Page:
Conlang Descriptions English Language

Section VII: Sentence Structure and Speech Patterns

Madeline Palmer was born in Anchorage, Alaska in 1980 and lived there for most of her life until moving to Washington State, eventually attending the University of Washington, Seattle, earning a double-major degree in linguistics and anthropology. She then attended the New York University as a graduate student in linguistics, focusing primarily upon Celtic languages, a field which has long interested her. The idea for Srínawésin came to her about twenty years ago when she read a novel and began to wonder why dragons never spoke in their language in any story, legend or tale she had read. This thought led to thinking about what their language would sound like and this simple question spawned a lifelong interest in language in general and specifically how a draconic language would sound and function. This paper is the accumulation of all of that work.

Book Abstract

Srínawésin: The Language of the Kindred: A Grammar and Lexicon of the Northern Latitudinal Dialect of the Dragon Tongue
This series of papers sets out to describe and detail Srínawésin, the language spoken by dragons. As part of the paper’s fictional background it is adapted from original notes written by Howard T. Davis, a linguistics student at the University of New York from 1932 to 1937, the author attempts to present this language in a readable form for linguists as well as laypeople to give Mr. Davis’ work as wide an audience as possible. Section I includes an overview of the draconic worldview, mindset, and physical characteristics which give this language several “unique” features. In Sections II through VII the author explains the phonetic sounds which comprise the language, the morphology of the words, the ways in which verbs, nouns, adjectives, adverbs and possessives are created as well as how sentences are constructed in grammatical form according to Davis’ notes. Section VIII includes several dialogues in Srínawésin, songs, legends, poems and discussions between Davis and his sources while Sections IX and X comprise an extensive lexicon, breaking down how words are derived from the original root forms, as well as a thesaurus of root forms according to their class structure.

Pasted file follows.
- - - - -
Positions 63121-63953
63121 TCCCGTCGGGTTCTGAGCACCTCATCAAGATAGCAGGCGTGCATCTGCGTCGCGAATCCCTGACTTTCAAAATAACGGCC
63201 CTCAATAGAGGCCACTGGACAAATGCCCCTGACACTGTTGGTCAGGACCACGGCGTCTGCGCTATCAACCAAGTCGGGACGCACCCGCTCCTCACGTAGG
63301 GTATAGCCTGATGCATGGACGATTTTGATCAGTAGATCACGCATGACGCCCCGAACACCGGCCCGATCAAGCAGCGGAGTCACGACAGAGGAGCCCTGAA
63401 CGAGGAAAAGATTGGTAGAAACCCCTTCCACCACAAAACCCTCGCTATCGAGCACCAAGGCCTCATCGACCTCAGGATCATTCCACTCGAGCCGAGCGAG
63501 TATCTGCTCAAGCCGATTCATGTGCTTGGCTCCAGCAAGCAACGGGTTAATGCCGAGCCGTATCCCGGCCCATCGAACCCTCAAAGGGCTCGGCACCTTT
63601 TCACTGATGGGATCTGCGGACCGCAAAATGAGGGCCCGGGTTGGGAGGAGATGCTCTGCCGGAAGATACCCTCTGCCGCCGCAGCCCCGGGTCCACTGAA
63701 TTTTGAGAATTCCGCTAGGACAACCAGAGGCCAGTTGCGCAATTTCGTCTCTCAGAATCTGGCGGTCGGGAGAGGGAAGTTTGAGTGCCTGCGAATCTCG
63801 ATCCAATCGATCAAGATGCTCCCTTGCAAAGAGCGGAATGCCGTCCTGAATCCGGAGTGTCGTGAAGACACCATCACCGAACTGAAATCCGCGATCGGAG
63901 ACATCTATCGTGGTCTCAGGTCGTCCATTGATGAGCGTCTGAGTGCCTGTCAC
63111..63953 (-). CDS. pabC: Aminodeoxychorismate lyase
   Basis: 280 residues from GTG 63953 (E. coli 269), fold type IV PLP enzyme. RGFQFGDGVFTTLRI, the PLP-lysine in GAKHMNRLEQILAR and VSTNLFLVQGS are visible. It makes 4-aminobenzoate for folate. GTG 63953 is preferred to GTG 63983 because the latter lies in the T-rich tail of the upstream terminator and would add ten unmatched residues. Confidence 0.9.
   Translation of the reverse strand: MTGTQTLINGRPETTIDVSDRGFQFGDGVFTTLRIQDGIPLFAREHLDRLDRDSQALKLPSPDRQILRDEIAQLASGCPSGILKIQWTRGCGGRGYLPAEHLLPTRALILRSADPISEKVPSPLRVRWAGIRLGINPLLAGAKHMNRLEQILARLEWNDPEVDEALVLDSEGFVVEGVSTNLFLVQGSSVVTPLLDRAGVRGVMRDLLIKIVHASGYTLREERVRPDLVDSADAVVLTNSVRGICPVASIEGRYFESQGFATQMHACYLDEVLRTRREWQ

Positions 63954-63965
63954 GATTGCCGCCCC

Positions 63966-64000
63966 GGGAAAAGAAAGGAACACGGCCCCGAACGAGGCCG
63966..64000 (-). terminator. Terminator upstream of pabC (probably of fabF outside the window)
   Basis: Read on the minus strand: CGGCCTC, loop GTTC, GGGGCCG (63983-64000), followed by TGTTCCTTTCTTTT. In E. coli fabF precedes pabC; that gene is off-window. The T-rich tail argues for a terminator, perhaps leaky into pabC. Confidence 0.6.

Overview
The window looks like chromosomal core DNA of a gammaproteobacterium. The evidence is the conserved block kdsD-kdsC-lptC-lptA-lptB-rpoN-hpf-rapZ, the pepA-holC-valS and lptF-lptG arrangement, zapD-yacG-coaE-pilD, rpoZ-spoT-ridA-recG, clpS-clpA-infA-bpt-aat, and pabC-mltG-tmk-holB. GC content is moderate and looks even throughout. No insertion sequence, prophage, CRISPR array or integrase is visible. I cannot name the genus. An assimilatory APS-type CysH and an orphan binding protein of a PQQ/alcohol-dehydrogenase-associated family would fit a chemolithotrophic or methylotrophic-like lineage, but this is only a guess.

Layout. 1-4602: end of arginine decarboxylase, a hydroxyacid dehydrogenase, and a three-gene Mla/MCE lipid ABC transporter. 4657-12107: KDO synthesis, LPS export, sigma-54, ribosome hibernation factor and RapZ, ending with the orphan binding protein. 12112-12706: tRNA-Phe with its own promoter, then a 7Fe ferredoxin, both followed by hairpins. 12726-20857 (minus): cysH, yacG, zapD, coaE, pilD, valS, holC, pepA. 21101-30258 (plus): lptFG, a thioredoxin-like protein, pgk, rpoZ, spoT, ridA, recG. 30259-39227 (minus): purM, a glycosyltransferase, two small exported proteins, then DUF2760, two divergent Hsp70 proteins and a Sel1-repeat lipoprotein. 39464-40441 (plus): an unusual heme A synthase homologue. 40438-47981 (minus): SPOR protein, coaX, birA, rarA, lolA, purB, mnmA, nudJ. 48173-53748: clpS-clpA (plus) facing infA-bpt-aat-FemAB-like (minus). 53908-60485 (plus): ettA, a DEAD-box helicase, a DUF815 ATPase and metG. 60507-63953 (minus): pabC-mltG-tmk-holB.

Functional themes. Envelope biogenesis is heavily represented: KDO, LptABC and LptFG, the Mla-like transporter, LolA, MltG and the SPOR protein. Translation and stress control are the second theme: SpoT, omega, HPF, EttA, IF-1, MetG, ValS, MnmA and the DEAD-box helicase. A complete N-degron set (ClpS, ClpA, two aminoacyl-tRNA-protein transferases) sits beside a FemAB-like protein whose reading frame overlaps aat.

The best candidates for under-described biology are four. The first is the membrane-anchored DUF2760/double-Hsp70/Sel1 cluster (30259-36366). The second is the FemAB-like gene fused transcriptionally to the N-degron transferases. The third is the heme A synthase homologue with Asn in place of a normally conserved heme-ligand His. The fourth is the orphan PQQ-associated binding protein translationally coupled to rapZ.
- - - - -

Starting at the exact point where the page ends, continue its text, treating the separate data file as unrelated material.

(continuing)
Section Abstract

Section VII: Sentence Structure and Speech Patterns
All of the previous sections detailing Srínawésin have involved the way in which the language functioned grammatically, how it was pronounced, how verbs, nouns and adjectives were constructed and how they were modified. This section details not how Srínawésin functions but how it is used in everyday life by its draconic speakers. It includes word ordering, the use of evidential sentence enclitics, disjunctive and conjunctive usages, clauses, question words and speech patterns. It also explains more esoteric concepts such as three-dimensional directions and navigation inherent to a species which can fly, lunar and seasonal names, the various constellations and skywatching terms, poetic and lyrical forms and sensibilities, curses, figures of speech, insults, and various forms of non-verbal communicative strategies used by dragons in their everyday lives. This section ties together all the other more grammatically-based sections and all eight sections give a complete picture of how dragons speak, think, act and use their unique language.

Version History

Creative Commons License
This work is licensed under a Creative Commons Attribution-NonCommercial-NoDerivs 3.0 Unported License.